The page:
• Profile Image
  • Brandon Alderman
  • Associate Professor
  • Area: Exercise Psychology
  • End Degree: Ph.D., Interdisciplinary Exercise Science
  • Office: Smithers 217C, Busch Campus
  • Phone: 848-445-9336
  • Email: alderman@rutgers.edu
  • Specialization: Psychophysiology, Cognitive Neuroscience, Clinical Interventions
  • Laboratory : Exercise Psychophysiology Lab
  • Lab Web Page: https://kines.rutgers.edu/aldermanlab

Courses Taught

01:377:334   Physical Activity and Health
01:377:355   Exercise Psychology / 16:572:508  Psychophysiology
01:377:480   Honors Research Seminar / 16:572:505  Research Methods in Exercise Science

Educational/Research Interests

Dr. Alderman has established a patient-oriented research program to study how exercise and other behavioral interventions can be used to enhance physiological, neurocognitive and psychological resilience. His research program incorporates psychophysiological and cognitive neuroscience techniques, including event-related potentials (ERPs) and impedance cardiography, to better understand acute and chronic adaptations to exercise, and how knowledge of these adaptations can be applied to intervention development. The ultimate goal is to better understand how exercise and/or physical activity may improve emotional reactivity and cognitive function among at-risk patient populations.

Selected Publications

For a full publications record click here.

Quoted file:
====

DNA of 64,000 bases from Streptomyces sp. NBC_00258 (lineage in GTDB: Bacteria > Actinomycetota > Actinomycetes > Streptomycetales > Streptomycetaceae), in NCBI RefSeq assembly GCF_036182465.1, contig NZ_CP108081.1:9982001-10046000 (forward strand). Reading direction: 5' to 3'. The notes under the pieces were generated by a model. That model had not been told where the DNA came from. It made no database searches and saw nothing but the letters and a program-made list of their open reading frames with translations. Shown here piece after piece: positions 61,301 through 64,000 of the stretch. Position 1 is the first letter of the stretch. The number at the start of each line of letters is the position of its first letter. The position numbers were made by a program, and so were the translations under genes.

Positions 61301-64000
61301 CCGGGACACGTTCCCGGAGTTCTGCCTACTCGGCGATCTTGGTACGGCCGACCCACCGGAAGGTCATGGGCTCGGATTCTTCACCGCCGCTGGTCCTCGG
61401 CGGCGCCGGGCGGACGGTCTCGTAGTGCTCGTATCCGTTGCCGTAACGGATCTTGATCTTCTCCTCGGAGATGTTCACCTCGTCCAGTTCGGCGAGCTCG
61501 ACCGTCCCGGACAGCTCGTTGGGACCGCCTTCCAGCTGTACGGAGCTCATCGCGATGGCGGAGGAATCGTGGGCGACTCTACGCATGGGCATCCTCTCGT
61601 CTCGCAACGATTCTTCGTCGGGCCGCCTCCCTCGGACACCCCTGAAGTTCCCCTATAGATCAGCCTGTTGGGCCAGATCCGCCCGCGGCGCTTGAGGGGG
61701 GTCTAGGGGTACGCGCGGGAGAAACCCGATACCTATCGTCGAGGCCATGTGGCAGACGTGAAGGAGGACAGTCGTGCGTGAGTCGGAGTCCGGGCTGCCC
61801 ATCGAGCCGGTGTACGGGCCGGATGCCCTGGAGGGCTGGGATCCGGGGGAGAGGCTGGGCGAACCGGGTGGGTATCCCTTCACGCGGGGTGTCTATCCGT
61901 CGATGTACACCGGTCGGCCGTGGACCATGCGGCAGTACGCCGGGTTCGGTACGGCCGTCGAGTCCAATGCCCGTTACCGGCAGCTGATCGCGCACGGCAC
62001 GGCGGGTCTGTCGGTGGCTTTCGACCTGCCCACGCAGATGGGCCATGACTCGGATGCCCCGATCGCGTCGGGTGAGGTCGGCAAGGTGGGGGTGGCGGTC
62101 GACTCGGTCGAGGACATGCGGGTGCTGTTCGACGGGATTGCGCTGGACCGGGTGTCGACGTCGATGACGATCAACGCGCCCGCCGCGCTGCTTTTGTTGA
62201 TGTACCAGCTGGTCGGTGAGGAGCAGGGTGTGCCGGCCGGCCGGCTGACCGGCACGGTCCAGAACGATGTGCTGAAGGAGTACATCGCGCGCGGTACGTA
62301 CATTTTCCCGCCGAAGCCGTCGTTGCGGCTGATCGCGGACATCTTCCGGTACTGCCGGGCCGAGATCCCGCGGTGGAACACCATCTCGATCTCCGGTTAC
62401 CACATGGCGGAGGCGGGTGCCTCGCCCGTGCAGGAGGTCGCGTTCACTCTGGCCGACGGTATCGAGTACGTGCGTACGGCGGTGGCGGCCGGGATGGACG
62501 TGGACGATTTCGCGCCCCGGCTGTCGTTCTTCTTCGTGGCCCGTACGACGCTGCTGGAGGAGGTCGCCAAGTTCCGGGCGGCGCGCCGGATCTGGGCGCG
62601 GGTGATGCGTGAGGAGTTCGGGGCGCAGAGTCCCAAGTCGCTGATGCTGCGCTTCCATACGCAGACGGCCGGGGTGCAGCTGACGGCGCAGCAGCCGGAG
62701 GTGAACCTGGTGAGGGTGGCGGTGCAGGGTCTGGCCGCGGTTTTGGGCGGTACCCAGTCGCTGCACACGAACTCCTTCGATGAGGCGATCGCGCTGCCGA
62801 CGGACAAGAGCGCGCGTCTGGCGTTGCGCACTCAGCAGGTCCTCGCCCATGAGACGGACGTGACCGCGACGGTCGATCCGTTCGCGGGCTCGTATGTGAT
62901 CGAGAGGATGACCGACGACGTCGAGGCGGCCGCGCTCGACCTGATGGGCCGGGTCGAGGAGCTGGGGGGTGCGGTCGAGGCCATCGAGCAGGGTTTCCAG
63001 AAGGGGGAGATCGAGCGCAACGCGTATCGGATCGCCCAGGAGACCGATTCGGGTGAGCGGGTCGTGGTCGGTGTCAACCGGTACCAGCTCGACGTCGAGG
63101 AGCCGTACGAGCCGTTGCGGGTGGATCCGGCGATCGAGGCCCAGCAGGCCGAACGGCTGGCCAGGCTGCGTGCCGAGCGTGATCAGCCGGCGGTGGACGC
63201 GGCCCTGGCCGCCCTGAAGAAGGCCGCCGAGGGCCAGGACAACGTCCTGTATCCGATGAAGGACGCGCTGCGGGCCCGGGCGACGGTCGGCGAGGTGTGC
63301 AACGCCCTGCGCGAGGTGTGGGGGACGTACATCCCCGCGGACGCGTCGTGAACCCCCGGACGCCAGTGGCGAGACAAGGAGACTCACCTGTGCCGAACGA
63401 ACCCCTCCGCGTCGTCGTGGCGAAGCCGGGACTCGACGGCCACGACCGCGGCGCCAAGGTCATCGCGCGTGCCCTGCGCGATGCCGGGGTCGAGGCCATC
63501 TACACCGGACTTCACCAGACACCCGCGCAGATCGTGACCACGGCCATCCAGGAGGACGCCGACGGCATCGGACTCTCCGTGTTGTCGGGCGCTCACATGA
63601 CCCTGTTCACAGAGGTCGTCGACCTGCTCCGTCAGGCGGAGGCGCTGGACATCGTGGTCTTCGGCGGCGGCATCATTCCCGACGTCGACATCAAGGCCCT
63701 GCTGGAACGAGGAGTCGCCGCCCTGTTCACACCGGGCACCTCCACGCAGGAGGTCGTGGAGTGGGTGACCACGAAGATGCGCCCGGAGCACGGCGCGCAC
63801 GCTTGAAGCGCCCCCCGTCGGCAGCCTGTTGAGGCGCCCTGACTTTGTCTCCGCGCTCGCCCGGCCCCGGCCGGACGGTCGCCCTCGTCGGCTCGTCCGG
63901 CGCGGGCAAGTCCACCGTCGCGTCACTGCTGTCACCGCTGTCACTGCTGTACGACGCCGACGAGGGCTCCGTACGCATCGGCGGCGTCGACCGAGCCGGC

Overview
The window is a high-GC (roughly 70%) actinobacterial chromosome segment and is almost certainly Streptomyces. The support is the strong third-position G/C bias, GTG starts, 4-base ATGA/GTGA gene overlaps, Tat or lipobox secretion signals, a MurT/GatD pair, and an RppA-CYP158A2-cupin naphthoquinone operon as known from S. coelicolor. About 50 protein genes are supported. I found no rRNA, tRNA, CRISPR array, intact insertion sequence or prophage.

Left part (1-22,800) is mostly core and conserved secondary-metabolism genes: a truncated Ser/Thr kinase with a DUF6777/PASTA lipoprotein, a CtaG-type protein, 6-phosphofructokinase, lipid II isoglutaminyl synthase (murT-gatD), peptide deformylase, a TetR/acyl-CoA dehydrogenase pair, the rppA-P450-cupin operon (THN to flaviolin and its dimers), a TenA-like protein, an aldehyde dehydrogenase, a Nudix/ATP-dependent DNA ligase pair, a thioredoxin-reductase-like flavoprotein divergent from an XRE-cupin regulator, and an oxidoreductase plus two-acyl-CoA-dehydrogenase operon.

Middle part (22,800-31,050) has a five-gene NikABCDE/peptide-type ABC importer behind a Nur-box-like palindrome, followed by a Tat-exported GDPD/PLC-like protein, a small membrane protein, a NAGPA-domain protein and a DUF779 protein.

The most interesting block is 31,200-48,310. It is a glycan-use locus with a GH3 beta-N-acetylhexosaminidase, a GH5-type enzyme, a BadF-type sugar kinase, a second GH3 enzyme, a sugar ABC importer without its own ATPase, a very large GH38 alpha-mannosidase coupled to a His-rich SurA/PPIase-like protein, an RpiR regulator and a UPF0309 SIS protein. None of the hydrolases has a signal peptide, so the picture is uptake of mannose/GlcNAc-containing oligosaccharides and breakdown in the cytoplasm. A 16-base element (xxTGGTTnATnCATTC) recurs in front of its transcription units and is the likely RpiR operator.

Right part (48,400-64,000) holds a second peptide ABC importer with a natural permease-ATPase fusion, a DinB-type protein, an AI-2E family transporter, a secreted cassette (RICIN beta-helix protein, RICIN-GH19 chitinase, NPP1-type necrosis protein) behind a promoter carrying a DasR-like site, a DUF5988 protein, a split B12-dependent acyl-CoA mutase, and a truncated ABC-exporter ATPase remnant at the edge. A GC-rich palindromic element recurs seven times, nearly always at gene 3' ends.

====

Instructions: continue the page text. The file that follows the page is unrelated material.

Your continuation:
1. Brush, C. J., Ehmann, P. J., Hajcak, G., Selby, E. A., & Alderman, B. L. (2018). Using multilevel modeling to examine blunted neural responses to reward in major depression. Biological Psychiatry: Cognitive Neuroscience and Neuroimaging.

2. Olson, R. L., Brush, C. J., Ehmann, P. J., Buckman, J. F., & Alderman, B. L. (2018). A history of sport-related concussion is associated with sustained deficits in conflict and error monitoring. International Journal of Psychophysiology.

3. Brush, C. J., Ehmann, P. J., Olson, R. L., Bixby, W. R., & Alderman, B. L. (2017). Do sport-related concussions result in long-term cognitive impairment? A review of event-related potential research. International Journal of Psychophysiology.

4. Olson, R. L., Brush, C. J., Ehmann, P. J., & Alderman, B. L. (2017). A randomized trial of aerobic exercise on cognitive control in major depression. Clinical Neurophysiology, 128, 903-913. PMID: 28402866

5. Ehmann, P. J., Brush, C. J., Olson, R. L., Bhatt, S. N., Banu, A. H., & Alderman, B. L. (2017). Active workstations do not impair executive function in young and middle-age adults. Medicine & Science in Sports & Exercise, 49, 965-974. PMID: 28009785

6. Alderman, B. L., Olson, R. L., & Brush, C. J. (2016). Using event-related potentials to study the effects of chronic exercise on cognitive function. International Journal of Sport and Exercise Psychology. doi:10.1080/1612197X.2016.1223419.

7. Alderman, B. L., Olson, R. L., Brush, C. J., & Shors, T. J. (2016). Mental and Physical (MAP) Training: Combining meditation and aerobic exercise reduces depression and rumination while enhancing synchronized brain activity. Translational Psychiatry, 6, e726. PMCID: PMC4872427

8. Olson, R. L., Chang, Y. K., Brush, C. J., Kwok, A. N., Gordon, V., & Alderman, B. L. (2015). Neurophysiological and behavioral correlates of cognitive control during low and moderate intensity exercise. Neuroimage, 131, 171-180. PMID: 26458515


Dr. Alderman's Biosketch